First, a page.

We’ll have a new president on January 20. Pundits are busy gazing into crystal balls trying to guess what the new administration will do. Perhaps it’s to distract us from the fact that they got the election so wrong. Or maybe they think they can conjure something from the thin proposals the President-elect has offered thus far. Then again, maybe it’s just to fill air-time.

But one pre-election proposal is more concrete than most. Under the new administration we will be able to purchase health insurance across state lines. For fans of the free market, this idea seems obvious. Expand the competition in all the markets, prices come down, quality goes up, everyone wins.

If only it was so simple.

It turns out, there is no federal law that prevents the sale of health insurance across state lines. The laws that exist are at the state level. This creates a problem for the new POTUS right out of the chute. Most of the gang on his side of the aisle also happen to be fans of states’ rights.

Let’s assume President-elect Trump isn’t too concerned about those pesky states’ rights. How will it work?

We only have to look to Georgia, Maine, and Wyoming to find out. These three states have already enacted legislation to allow insurers from other states to come in. The Robert Wood Johnson Foundation found that the goal of their legislation is to increase the affordability and availability of health insurance in their state.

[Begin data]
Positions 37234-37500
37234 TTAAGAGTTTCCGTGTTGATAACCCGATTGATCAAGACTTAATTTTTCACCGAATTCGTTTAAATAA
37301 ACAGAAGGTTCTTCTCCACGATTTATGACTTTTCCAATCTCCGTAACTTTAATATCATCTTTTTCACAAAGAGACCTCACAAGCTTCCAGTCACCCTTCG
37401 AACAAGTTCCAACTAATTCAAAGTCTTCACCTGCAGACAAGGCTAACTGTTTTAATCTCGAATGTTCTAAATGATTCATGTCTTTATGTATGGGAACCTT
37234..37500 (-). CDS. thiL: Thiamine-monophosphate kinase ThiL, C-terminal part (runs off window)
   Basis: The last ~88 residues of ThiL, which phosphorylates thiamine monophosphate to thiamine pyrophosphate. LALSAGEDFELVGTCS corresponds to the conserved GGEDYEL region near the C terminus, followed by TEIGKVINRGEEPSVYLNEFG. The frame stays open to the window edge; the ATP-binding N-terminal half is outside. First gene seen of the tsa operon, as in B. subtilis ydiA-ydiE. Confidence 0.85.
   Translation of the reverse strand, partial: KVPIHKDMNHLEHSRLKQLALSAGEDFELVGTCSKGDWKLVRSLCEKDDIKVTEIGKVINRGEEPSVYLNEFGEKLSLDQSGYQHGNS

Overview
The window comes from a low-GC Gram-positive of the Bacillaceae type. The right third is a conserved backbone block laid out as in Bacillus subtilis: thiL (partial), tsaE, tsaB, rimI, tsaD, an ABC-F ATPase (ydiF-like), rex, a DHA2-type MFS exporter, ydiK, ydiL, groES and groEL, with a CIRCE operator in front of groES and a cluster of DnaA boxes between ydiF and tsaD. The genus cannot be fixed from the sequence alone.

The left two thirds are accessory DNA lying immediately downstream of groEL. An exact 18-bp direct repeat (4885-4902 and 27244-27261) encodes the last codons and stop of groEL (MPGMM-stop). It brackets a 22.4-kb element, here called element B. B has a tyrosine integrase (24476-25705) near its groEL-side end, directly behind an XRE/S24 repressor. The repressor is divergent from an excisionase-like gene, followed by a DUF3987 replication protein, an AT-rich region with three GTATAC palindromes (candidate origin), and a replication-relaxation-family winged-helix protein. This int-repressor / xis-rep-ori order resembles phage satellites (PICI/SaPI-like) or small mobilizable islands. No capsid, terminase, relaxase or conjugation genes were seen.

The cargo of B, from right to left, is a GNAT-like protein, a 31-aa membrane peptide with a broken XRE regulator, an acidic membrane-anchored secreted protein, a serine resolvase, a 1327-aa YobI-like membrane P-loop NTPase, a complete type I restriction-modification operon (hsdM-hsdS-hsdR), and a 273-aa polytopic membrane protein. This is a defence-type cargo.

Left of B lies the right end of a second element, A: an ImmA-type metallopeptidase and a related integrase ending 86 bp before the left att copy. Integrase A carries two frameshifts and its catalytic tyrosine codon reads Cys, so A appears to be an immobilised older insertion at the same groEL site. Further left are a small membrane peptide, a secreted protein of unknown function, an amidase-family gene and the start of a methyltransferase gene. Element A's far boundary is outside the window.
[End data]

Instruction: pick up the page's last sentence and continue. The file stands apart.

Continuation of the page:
Guess how many out-of-state insurers offered plans to their residents. That’s right. Zero.

In addition, Kentucky and Washington completed feasibility studies on the idea. They concluded there were too many roadblocks to implementation.

Insurers cited the challenge of building local networks of providers as the primary barrier in the scheme. Further, cost differences between regions aren’t always due to lack of competition. They are often the result of regional differences in the cost of care itself.

Another challenge involves the states themselves. Establishing a regulatory relationship to manage insurance across state lines takes more resources than most states care to invest.

Finally, assuming these barriers can be overcome, there is a concern for the consumer. If state line restrictions were dropped by a federal mandate, insurers would be incentivized to move to the least regulated states. Think Delaware for corporations, South Dakota for credit card companies. It would lead to a deregulation of the insurance industry as a whole as insurers leave the more regulated states.

You have to look pretty hard to find someone who thinks health insurance is just fine as it stands today. We need real reforms to bring down costs so the sick among us can get the care they need…preferably without bankrupting the country in the process.

What we don’t need to do is spend time and money on solutions that are already not working. Across state lines insurance is one of those non-solutions, even if it sounds good on the campaign trail. Let’s hope our lawmakers see that.

Amy Rogers MD is not a practicing physician and nothing written here should be taken as medical advice from either Amy or AssetBuilder. Medical decisions should be made with care in consultation with your health care provider.